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Susan Fowler has hired a law firm as Uber investigates her claims of sexual harassment

Uber has also hired a second law firm in addition to Covington and Burling to help with the volume of the investigation.

TechCrunch Disrupt SF 2014 - Day 1 Steve Jennings/Getty Images for TechCrunch

Two weeks after Susan Fowler, a former Uber engineer, published allegations of sexual harassment and sexism at the company, both the ride-hail company and Fowler have lawyered up.

On Thursday, Fowler tweeted that she had hired law firm Baker Curtis & Schwartz — which specializes in employment law — after learning that Uber hired a second law firm to investigate her claims.

Uber, for its part, has tapped Perkins Coie to aid former Attorney General Eric Holder’s firm Covington and Burling in its efforts to look into individual claims of sexual harassment and workplace issues. Covington will be focusing on the larger company culture while Perkins will be handling individual cases.

"The law firm Perkins Coie is looking into the specific allegations raised by Susan,” an Uber spokesperson said. “They will report in to Eric Holder, who is responsible for the overall investigation into Uber's workplace practices. To be clear: They are investigating Susan's claims, not Susan personally."

The tweet came as a surprise to the company. Perkins Coie had already contacted Fowler’s law firm, according to the company.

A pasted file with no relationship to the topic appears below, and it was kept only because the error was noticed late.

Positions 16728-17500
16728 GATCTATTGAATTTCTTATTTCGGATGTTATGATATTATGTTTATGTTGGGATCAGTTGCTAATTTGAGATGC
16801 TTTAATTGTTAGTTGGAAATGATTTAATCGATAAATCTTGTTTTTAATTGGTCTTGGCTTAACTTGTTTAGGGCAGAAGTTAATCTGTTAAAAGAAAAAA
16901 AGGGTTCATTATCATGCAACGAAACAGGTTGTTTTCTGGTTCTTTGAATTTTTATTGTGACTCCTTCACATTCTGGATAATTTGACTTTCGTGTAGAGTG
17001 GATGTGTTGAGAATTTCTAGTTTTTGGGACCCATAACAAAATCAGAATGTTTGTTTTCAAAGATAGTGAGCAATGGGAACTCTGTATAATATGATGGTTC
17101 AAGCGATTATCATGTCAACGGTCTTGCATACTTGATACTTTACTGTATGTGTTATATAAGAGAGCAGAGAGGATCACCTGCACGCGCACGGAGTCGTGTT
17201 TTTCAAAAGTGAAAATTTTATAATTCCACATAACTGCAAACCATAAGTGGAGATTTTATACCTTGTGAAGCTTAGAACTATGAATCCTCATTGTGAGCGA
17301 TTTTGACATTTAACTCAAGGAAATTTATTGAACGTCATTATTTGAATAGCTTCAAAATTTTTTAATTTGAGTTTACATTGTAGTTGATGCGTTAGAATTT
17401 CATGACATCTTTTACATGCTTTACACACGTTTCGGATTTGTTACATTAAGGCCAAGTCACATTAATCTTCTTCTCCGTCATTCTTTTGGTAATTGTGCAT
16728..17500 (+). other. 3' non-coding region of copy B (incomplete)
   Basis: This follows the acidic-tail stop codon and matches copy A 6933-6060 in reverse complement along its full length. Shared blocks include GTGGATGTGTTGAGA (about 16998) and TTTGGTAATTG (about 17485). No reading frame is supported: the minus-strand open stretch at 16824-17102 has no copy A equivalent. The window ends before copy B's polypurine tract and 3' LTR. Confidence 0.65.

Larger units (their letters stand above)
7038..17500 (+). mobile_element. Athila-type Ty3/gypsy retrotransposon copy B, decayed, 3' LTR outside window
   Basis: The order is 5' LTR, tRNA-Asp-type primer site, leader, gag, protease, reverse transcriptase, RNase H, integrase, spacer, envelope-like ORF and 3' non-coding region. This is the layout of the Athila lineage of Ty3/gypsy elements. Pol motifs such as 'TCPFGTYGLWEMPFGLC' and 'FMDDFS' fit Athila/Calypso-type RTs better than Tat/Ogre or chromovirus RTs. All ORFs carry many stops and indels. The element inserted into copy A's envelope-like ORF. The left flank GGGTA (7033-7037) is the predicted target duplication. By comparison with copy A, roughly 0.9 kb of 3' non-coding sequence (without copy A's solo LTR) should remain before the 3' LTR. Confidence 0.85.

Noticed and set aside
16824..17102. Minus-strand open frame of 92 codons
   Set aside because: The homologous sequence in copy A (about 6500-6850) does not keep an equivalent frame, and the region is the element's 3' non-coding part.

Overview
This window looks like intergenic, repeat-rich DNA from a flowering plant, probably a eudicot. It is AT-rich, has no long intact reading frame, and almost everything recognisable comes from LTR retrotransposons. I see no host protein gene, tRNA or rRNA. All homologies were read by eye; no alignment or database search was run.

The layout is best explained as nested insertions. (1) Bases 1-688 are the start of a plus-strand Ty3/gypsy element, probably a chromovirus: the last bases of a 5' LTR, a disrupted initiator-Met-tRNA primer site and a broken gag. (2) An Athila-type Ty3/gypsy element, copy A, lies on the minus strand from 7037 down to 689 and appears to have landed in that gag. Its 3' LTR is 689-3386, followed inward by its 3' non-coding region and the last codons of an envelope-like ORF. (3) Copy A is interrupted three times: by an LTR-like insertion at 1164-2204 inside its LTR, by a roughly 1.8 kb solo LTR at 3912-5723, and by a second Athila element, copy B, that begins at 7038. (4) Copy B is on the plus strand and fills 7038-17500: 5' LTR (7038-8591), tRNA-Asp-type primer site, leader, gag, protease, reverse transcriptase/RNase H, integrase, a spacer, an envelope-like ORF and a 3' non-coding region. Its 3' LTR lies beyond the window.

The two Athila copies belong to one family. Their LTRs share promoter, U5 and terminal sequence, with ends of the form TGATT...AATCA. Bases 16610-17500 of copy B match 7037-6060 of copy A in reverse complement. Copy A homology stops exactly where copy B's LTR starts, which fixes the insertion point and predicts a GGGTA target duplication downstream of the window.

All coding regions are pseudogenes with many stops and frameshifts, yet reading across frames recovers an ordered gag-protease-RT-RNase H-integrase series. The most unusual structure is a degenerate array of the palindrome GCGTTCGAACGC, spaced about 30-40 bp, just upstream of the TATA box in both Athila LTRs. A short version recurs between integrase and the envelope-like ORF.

It’s not clear what Fowler means when she says Uber has named or blamed her for the account deletions the company has seen in the wake of her making her allegations public. We reached out to Fowler and will update if we hear back. Uber is not filing any claims against her and has reiterated that it’s not behind the calls being made to Fowler’s childhood friends and others who know her.

As we previously reported, many of the issues Fowler complained of can be traced back to larger and more systemic problems with the ride-hail company’s human resources structure and priorities. For instance, much of the department’s focus was on recruiting and scaling the company rather than mitigating workplace issues.

That happened to the detriment of the company’s focus on diversity and inclusion. Uber CEO Travis Kalanick was previously vehemently opposed to reporting any diversity statistics, sources told Recode, in spite of having a diversity and inclusion officer between 2015 and 2016. To Kalanick, racial and gender diversity weren’t useful metrics by which to measure the company.

Damien Hooper Campbell, who is now the chief diversity officer at eBay, left after just a year at the ride-hail behemoth. It’s not hard to understand why. Sources say Campbell was assigned typical HR tasks rather than being given the opportunity to meaningfully build out Uber’s diversity efforts.

Now, the company has hired Bernard Coleman III — who headed up that same department at the failed Hillary Clinton presidential campaign — to put together a new and innovative kind of diversity report in the aftermath of Fowler’s allegations.

Along with Coleman, Uber board member Arianna Huffington and the company’s new human resources lead Liane Hornsey will also be working to — as Huffington said in a statement — hold the company’s leadership accountable.

This article originally appeared on

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